EARNING less than a dollar a day is no good to any banking institution, the farthest you can go, in case you want to attempt, is the reception area.
Traditionally poor people who are at the base of the economic pyramid have not been seen as a viable customer base for formal financial institutions.
They are considered a risky segment of the population, and some banks think it will be uneconomic for them to deal with poor people and they deliberately exclude poor people from their services.
There are many reasons why poor people find it difficult to deal with banks, and this might include the fact that they may not have enough money to open a savings account or the minimum balance that the bank requires them to maintain may be too high.
Some of the reasons may also include the scenario where they may not have sufficient traditional collateral (such as the deeds to the house where they live or the land they farm) to secure their loan.
It is with this in mind that recently delegates from Barclays Africa Consumer Council recently paid a visit on Banking on Change project in Vingunguti area, which is being implemented by Plan International Dar es Salaam Urban Programme Unit.
The programme focuses on saving-led microfinance and is a first partnership between a global commercial bank and international NGOs successfully link informal savings group to the formal banking sector.
Barclays Africa Consumer Council which includes Retail Directors from 12 Barclays Africa operations and other top executives from Barclays Africa Headquarters were involved in the visit.
The Pamoja Tunaweza group based in Vingunguti area is involved in various small businesses including soap and sugar projects, tailoring and boda boda business.
“Between 2009 and 2012 an investment of approximately 2.3 billion (880,000 pounds) was invested in Tanzania, with a total number of beneficiaries standing at 60,000, out of which 153 groups were linked to formal financial services,” says Miss Stella Tungaraza, the Plan International Advisor, Loans and Savings.
She says that the project spans over seven regions of Tanzania, and over the second phase which ran from 2012 to 2015, a total of 2.8 billion (1,057,621 pounds) has been invested in the project, which is set to benefit over 40,000 direct beneficiaries who will form 1,100 new youth saving groups.
Through the Banking on Change programme, Plan International and Barclays Bank has so far reached four districts including Kibaha, Ifakara, Mwanza and Dar Urban and expects to reach three new districts, including Morogoro, Temeke and Musoma by 2015.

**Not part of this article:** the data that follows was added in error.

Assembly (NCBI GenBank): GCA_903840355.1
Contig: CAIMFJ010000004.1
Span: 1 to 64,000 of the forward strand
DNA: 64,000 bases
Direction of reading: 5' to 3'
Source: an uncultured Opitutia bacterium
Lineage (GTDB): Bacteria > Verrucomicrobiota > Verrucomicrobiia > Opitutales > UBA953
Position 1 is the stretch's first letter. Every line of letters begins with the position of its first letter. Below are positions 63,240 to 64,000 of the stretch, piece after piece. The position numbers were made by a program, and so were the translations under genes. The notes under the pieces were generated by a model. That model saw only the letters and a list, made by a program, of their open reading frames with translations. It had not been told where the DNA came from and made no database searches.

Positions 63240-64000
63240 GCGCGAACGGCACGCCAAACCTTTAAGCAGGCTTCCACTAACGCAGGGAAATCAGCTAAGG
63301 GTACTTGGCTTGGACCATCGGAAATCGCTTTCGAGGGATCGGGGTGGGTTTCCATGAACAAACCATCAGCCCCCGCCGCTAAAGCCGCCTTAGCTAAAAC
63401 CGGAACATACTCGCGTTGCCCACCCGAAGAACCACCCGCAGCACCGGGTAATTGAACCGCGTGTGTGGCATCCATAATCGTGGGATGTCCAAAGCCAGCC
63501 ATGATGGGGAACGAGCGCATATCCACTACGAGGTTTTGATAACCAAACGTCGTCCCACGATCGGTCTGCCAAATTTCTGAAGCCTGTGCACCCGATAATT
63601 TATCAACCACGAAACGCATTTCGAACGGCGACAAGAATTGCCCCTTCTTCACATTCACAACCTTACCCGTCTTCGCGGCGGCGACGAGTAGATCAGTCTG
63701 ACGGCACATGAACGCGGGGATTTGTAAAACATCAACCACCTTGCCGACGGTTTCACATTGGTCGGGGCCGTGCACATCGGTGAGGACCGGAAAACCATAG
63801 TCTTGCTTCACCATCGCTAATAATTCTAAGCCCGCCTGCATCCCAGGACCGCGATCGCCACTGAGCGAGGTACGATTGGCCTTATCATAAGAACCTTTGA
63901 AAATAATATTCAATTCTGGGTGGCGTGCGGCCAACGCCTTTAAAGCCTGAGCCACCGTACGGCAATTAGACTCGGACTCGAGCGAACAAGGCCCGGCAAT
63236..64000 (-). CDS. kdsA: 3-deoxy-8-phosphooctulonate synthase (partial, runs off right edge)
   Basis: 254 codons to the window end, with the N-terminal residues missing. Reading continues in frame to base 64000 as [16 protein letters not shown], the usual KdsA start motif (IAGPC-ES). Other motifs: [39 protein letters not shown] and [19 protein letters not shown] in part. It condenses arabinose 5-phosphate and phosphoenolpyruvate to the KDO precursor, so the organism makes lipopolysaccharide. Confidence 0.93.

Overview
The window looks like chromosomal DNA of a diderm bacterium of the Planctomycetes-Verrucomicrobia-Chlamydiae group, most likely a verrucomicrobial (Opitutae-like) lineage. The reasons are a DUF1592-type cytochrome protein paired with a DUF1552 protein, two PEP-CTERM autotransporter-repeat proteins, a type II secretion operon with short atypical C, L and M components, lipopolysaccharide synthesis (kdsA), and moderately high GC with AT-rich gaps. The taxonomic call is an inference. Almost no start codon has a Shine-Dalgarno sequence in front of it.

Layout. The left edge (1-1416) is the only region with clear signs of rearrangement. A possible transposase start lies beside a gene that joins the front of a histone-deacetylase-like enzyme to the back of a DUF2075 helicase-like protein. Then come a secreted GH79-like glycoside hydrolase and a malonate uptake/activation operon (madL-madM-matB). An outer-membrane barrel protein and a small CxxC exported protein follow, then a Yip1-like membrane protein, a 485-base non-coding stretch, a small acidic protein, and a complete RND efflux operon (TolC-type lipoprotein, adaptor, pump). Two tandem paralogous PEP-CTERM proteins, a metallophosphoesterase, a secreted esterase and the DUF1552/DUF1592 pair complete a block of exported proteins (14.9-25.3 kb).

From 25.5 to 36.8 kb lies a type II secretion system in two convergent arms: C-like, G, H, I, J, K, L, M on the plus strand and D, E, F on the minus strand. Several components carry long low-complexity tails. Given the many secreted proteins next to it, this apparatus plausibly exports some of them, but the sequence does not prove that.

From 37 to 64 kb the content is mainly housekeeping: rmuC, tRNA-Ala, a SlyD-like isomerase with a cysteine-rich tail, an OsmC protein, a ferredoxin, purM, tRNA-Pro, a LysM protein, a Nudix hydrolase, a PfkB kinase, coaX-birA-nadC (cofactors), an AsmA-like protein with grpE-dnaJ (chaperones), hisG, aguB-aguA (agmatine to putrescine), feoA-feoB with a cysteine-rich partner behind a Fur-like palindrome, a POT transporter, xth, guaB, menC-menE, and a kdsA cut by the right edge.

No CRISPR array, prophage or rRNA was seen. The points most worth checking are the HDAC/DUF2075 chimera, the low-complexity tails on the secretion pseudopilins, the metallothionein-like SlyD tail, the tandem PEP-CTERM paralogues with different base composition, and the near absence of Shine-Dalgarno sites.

Miss Tungaraza is optimistic that reaching new areas will allow the programme to reach particularly vulnerable, financially excluded areas previously unreachable by savings-driven microfinance and facilitate linkages to financial services.
In Tanzania, she says, Plan International leads the programme implementation, working with experienced partners through assessment, training and monitoring of these local partners to ensure delivery of the different training interventions and support of village agents.
Some banks, she says, think it will be uneconomic for them to deal with poor people and they deliberately exclude poor people from their services.
“They may consider that it is too costly for them to analyze and process the large number of loan applications made for the relatively small amounts of money required by poor people and instead prefer to make a few large loans to richer borrowers,” she says.
As a consequence poor people frequently rely on friends or family or private moneylenders as their principal sources of credit. Private moneylenders can offer several advantages that make their service convenient.
They are often personally familiar with the borrower and therefore offer credit without collateral; they are generally located locally and can both disburse loans immediately with minimal paperwork as well as receive repayment without the need to travel great distances.
Nevertheless, it is almost always the case that private moneylenders charge relatively high rates of interest and they may not be able to provide more than limited short-term capital.
Banking on Change project, according to Miss Tungaraza, facilitates the creation of apex organizations known as intermediary associations, known as Input Marketing associations (IMAs).
“The IMAs cluster between five to ten Village Savings and Loans associations (VSLA) groups to form a higher organization.
This approach facilitates access to higher savings and loans while increasing solidarity among members to address common challenges such as accessing markets for their products and assisting orphans and vulnerable children,” she says.
The IMAs, she adds, are linked with Barclays where possible and other banks where Barclays does not have a presence.